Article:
A group of scientists and doctors led by Skoltech Professor Vladimir Zelman has studied hospital-acquired meningitis risk factors using machine learning methods. Their research findings were published in the Journal of Critical Care.

Hospital-acquired meningitis is a grave complication that develops as a result of neurosurgical interventions and brain injuries and often leads to disability and death.

The disease is extremely difficult to treat since, in the majority of cases, it is caused by bacteria resistant to multiple antibiotics. Studying the main risk factors and finding ways of preventing infection are the main tools for reducing the incidence of hospital-acquired meningitis.

From 2010 to 2017, scientists from Skoltech and the University of Southern California jointly with doctors from the N.N. Burdenko Center for Neurosurgery studied a group of 2,286 patients undergoing intensive treatment for nervous system diseases and injuries.

Of these, 216 were diagnosed with hospital-acquired meningitis. To identify meningitis risk factors, the researchers used several mathematical approaches, including classical statistical analysis and machine learning.

They discovered four key risk factors: craniectomy, infection in the area operated on, leakage of the fluid circulating in the brain, and drainage of the brain ventricles. Machine learning provided convincing testimony to the strong impact of these four factors on the disease pathway.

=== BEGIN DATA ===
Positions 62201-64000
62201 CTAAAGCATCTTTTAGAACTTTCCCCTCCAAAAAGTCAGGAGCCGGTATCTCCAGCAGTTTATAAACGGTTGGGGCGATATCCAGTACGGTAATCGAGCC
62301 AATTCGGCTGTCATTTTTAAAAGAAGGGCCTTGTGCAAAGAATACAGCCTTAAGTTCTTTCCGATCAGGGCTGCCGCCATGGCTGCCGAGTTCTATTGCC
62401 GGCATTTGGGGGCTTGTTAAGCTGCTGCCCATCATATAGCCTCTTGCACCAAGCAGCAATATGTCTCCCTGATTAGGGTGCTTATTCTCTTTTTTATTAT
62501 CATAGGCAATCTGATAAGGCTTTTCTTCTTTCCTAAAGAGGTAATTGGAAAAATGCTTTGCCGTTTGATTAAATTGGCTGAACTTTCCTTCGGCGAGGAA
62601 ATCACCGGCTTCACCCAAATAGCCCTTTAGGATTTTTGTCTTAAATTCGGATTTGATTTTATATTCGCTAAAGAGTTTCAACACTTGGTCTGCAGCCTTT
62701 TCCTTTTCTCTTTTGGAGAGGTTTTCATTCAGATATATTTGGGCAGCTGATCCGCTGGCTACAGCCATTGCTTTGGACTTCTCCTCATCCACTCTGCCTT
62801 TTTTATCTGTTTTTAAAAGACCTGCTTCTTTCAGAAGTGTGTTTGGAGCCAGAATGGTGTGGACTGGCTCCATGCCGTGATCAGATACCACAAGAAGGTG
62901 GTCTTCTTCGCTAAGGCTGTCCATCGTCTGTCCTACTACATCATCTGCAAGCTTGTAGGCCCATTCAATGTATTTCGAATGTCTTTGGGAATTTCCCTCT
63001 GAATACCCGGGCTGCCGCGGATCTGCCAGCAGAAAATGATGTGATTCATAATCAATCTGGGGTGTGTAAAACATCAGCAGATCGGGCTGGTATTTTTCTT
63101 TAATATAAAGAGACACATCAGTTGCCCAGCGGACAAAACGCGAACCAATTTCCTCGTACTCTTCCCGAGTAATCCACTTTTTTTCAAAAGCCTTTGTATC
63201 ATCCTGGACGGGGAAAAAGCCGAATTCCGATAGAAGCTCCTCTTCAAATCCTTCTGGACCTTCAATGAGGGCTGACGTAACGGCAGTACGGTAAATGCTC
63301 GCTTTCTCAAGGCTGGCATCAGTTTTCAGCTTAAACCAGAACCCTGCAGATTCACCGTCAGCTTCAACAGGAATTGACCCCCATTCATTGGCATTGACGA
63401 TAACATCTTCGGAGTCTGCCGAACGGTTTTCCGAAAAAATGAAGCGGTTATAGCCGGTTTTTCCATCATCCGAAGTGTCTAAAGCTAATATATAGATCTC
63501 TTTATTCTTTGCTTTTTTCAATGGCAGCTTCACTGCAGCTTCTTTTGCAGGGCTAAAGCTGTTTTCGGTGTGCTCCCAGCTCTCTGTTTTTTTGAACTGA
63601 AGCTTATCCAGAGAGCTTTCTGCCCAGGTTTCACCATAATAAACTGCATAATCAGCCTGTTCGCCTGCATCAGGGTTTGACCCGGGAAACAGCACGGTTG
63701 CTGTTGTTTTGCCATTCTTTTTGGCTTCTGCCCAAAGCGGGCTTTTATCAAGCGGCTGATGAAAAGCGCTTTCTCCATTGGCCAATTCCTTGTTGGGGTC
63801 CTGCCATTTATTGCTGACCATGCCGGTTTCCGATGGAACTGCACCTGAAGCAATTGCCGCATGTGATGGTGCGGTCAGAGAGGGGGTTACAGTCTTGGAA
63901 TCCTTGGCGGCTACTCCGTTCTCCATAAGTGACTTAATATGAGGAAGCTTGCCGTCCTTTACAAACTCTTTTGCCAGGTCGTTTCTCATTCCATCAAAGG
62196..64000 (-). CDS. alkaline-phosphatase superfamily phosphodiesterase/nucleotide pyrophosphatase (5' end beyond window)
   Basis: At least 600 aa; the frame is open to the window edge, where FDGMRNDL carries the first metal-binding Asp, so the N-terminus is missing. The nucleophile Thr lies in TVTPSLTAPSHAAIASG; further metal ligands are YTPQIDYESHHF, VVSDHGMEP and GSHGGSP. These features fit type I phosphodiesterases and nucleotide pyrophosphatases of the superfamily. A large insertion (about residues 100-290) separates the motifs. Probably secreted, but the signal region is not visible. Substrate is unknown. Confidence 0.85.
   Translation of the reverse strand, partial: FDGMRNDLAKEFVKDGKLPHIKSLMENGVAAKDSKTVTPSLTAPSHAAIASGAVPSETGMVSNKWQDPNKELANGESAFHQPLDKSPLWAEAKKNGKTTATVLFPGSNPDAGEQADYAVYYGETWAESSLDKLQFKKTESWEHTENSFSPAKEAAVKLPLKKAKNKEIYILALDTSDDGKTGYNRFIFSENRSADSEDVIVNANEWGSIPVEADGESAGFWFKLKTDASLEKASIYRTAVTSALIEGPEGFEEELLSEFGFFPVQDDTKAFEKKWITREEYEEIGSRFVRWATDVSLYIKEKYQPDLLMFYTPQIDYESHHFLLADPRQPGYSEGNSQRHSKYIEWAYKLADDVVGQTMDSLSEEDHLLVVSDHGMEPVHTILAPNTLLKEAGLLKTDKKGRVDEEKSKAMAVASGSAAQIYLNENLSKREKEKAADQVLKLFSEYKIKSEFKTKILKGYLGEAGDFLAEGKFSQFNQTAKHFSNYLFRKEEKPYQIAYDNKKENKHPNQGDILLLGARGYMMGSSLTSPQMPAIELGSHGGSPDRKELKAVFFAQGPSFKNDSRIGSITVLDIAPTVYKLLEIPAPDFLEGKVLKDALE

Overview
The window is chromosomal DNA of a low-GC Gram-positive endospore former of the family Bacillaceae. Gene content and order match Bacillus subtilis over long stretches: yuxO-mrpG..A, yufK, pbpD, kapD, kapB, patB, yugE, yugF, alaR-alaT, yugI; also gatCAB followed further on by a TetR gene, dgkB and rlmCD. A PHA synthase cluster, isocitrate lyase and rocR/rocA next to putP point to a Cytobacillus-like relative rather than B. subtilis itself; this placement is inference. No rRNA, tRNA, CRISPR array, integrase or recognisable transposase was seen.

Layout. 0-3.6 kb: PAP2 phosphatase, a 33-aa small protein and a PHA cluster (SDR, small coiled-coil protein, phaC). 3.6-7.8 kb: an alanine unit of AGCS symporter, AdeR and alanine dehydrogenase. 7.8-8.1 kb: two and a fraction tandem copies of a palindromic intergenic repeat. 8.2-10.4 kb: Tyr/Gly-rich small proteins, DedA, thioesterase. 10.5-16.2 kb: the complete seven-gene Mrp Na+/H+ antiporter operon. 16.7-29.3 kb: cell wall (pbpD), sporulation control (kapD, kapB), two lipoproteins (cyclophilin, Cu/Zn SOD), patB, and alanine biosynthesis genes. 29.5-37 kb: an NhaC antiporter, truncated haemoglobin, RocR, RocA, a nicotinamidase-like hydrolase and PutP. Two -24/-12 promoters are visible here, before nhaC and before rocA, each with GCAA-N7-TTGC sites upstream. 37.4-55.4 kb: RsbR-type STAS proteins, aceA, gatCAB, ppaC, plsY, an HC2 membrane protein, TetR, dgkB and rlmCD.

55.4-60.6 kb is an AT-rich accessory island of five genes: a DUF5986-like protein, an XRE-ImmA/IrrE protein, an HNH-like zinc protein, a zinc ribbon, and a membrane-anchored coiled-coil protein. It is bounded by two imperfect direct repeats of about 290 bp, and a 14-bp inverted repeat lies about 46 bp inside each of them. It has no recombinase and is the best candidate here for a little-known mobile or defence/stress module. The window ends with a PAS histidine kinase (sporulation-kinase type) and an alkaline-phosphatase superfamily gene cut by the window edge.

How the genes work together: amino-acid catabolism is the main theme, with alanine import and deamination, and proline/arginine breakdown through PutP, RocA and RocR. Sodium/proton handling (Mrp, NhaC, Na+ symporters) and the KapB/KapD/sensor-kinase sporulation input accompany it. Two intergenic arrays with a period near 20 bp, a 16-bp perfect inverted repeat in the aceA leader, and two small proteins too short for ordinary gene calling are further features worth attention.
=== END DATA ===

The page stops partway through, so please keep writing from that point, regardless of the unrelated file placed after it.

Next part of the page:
This is the first study to unveil the truth about hospital-acquired meningitis morbidity in Russia and to demonstrate the efficiency of machine learning in the prediction of risk factors.

The project addresses a unique and vast collection of clinical observations. This is an absolutely unprecedented experience for Russia. The novelty of the data collection and analysis approach provides good grounds for arguing that this study is a big step forward in the search for effective methods of fighting hospital-acquired meningitis.

The main challenge we are faced with is preventing bacteria from spreading over the hospital and getting into a patient's nervous system. Of course, there is still a lot of work ahead but I believe that this project is an excellent example of successful international cooperation that should be continued, says Project Lead and Skoltech Professor Vladimir Zelman.